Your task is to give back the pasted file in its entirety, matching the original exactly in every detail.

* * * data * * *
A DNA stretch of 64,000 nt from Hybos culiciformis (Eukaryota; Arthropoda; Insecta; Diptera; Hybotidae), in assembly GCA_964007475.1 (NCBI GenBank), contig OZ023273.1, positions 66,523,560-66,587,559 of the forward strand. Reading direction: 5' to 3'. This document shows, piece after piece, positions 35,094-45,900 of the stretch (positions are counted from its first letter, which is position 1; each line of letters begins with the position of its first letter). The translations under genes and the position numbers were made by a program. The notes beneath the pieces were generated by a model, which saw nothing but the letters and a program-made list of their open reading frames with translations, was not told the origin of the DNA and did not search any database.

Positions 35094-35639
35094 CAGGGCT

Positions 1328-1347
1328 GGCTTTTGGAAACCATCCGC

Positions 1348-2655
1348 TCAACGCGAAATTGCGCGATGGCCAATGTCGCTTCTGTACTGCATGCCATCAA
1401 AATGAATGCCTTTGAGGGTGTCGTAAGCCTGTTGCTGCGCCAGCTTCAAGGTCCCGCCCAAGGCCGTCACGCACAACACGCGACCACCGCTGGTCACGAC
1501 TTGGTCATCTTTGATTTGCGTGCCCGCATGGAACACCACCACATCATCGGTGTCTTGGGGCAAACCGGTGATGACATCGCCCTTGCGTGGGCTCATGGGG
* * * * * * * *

A DNA stretch of 64,000 nt from Hybos culiciformis (Eukaryota; Arthropoda; Insecta; Diptera; Hybotidae), in assembly GCA_964007475.1 (NCBI GenBank), contig OZ023273.1, positions 66,523,560-66,587,559 of the forward strand. Reading direction: 5' to 3'. This document shows, piece after piece, positions 35,094-45,900 of the stretch (positions are counted from its first letter, which is position 1; each line of letters begins with the position of its first letter). The translations under genes and the position numbers were made by a program. The notes beneath the pieces were generated by a model, which saw nothing but the letters and a program-made list of their open reading frames with translations, was not told the origin of the DNA and did not search any database.

Positions 35094-35639
35094 CAGGGCT

Positions 1328-1347
1328 GGCTTTTGGAAACCATCCGC

Positions 1348-2655
1348 TCAACGCGAAATTGCGCGATGGCCAATGTCGCTTCTGTACTGCATGCCATCAA
1401 AATGAATGCCTTTGAGGGTGTCGTAAGCCTGTTGCTGCGCCAGCTTCAAGGTCCCGCCCAAGGCCGTCACGCACAACACGCGACCACCGCTGGTCACGAC
1501 TTGGTCATCTTTGATTTGCGTGCCCGCATGGAACACCACCACATCATCGGTGTCTTGGGGCAAACCGGTGATGACATCGCCCTTGCGTGGGCTCATGGGG